20% sand
20% peat


Repotting is important to maintain nutrient uptake while encouraging your tree to stay small. Juniper bonsai need to be repotted about every two years while they’re still young. Repotting intervals will grow longer and longer as a plant matures. When the root system begins to bind around the edges of the pot, it’s time to dive in! Don’t be afraid to unpot your tree to inspect root development.

It’s not always necessary to pot up in size. More often than not, it’s best to trim away part of the root system and re-use the same pot. Remove the tree from it’s pot, rinse off all the soil and cut away root mass from the sides and bottom, being careful not to remove more than ¼ of the root ball altogether. This keeps the plant bonsai size rather than shrubby and overgrown. Target any damaged, brown, or unhealthy roots first. Sometimes sections of dead/old roots fall away just by teasing the root mass apart with your fingers. Healthy roots should be reddish.

Late winter or early spring is the best time to repot your plant – just when new growth is about to start after winter dormancy. If you’ve been using organic fertilizers in order to promote symbiotic bacteria growth, leave some of the original soil behind so that they have an easier time replenishing. Be careful to not directly fertilize freshly trimmed roots in the month following a repotting session. Juniper benefits from foliar feeding in general, so using highly diluted (more so than the label recommends) liquid soluble fertilizer on foliage after repotting will help the plant establish more quickly while the roots are too fragile for standard fertilizer.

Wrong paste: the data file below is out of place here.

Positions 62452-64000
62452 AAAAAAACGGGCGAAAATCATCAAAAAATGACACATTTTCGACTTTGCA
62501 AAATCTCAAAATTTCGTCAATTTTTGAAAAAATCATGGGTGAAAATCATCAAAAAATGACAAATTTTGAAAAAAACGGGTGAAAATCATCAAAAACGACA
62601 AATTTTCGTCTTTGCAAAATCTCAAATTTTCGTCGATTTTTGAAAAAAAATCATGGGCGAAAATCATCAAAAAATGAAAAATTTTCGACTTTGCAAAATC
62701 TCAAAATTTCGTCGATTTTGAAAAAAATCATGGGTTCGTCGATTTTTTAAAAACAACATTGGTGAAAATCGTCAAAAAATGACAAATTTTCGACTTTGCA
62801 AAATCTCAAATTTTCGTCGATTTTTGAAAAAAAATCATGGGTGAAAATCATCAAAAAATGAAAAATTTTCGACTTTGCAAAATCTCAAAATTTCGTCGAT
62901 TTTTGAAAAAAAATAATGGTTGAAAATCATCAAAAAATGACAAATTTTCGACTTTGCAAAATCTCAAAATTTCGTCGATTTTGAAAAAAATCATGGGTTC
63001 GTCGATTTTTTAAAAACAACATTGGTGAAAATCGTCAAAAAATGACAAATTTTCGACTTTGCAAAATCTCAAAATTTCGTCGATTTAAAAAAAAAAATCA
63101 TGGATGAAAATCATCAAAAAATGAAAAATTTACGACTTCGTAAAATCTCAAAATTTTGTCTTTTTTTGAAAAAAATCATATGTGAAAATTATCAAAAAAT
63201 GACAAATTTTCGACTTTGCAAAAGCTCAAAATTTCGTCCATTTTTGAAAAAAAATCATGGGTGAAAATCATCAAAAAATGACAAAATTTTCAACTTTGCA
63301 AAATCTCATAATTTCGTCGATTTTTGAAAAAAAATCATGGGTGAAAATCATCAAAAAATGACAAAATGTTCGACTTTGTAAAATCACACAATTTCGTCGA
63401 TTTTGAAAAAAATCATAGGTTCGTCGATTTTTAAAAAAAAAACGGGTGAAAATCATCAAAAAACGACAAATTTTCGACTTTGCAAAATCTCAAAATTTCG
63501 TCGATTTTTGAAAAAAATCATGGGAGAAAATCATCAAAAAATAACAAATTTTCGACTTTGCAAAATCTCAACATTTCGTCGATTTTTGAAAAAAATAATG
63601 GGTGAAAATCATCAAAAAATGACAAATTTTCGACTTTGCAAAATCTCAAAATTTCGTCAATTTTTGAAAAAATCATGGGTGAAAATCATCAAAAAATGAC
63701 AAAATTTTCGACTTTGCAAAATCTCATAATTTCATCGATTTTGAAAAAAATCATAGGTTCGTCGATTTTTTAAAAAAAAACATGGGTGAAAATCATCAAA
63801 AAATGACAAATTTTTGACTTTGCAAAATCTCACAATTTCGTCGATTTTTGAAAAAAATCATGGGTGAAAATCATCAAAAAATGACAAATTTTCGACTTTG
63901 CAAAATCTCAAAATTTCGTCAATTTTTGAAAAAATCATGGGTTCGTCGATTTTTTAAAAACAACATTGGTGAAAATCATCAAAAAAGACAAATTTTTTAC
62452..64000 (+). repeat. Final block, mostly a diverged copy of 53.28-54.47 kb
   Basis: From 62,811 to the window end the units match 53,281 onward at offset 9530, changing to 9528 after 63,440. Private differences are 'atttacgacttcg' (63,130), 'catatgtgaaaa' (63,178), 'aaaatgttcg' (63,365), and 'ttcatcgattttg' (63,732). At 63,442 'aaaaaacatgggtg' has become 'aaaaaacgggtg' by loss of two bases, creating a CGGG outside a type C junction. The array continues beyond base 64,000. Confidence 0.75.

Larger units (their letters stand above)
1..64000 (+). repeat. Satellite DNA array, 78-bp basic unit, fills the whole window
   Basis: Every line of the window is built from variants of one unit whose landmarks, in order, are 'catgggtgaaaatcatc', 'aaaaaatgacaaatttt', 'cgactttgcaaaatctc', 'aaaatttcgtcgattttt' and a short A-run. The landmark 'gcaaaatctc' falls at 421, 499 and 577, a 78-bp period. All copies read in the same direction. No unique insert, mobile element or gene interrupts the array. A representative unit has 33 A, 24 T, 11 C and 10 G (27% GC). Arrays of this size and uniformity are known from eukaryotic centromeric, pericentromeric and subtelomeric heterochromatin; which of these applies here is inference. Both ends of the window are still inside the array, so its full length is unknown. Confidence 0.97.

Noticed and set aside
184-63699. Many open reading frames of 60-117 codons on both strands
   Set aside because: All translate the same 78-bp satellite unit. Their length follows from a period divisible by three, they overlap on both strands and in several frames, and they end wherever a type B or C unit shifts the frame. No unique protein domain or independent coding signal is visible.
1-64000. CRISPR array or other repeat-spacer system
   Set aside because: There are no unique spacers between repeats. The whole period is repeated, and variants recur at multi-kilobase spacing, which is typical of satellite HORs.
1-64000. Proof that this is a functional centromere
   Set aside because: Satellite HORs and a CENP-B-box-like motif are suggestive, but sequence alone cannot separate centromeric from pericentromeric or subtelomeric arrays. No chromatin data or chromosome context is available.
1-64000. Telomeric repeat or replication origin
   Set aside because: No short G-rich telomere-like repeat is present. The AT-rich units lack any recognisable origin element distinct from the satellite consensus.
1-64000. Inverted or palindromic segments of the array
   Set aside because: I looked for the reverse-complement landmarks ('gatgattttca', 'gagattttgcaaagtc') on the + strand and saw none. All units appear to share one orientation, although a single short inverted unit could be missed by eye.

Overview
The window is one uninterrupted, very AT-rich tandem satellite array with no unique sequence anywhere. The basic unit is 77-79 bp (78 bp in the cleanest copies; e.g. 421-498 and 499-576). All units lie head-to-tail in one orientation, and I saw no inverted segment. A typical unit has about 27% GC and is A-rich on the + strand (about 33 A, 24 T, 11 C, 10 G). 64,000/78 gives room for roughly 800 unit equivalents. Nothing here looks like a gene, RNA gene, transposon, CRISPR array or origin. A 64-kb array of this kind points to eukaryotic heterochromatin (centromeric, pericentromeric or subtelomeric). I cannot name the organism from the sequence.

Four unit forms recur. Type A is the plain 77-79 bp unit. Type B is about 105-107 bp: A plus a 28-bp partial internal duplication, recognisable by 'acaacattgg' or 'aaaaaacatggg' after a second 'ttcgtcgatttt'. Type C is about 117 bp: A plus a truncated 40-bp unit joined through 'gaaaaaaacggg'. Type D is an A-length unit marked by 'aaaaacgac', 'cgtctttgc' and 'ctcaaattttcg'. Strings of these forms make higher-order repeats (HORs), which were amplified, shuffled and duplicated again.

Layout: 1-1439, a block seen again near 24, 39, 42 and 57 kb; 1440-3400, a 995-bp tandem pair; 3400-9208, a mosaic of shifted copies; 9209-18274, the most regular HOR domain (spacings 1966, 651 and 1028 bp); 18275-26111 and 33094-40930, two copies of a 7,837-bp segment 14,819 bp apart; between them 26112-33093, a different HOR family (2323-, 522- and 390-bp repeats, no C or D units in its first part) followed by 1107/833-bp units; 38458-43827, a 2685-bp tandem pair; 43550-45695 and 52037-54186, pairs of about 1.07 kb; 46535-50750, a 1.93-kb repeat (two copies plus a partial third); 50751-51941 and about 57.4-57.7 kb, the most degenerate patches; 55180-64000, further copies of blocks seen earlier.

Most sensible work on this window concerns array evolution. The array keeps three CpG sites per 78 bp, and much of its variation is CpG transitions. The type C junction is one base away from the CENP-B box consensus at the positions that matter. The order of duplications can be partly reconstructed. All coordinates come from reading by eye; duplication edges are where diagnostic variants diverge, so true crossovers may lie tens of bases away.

While we’re on the topic of fertilizing… We recommend using organic time-release fertilizer to simplify things and keep fertilizer uptake more consistent while also encouraging growth of beneficial bacteria and fungi. Mycorrhiza fungi create a network within the soil, facilitating a symbiotic relationship with a bonsai tree’s root system. They transfer nutrients and moisture to the plant while the plant in turn releases sugars for the fungus to feed off of. Time release fertilizer is best applied as a Juniper enters the growing season in spring.

closeup of professional grade bonsai fertilizer granules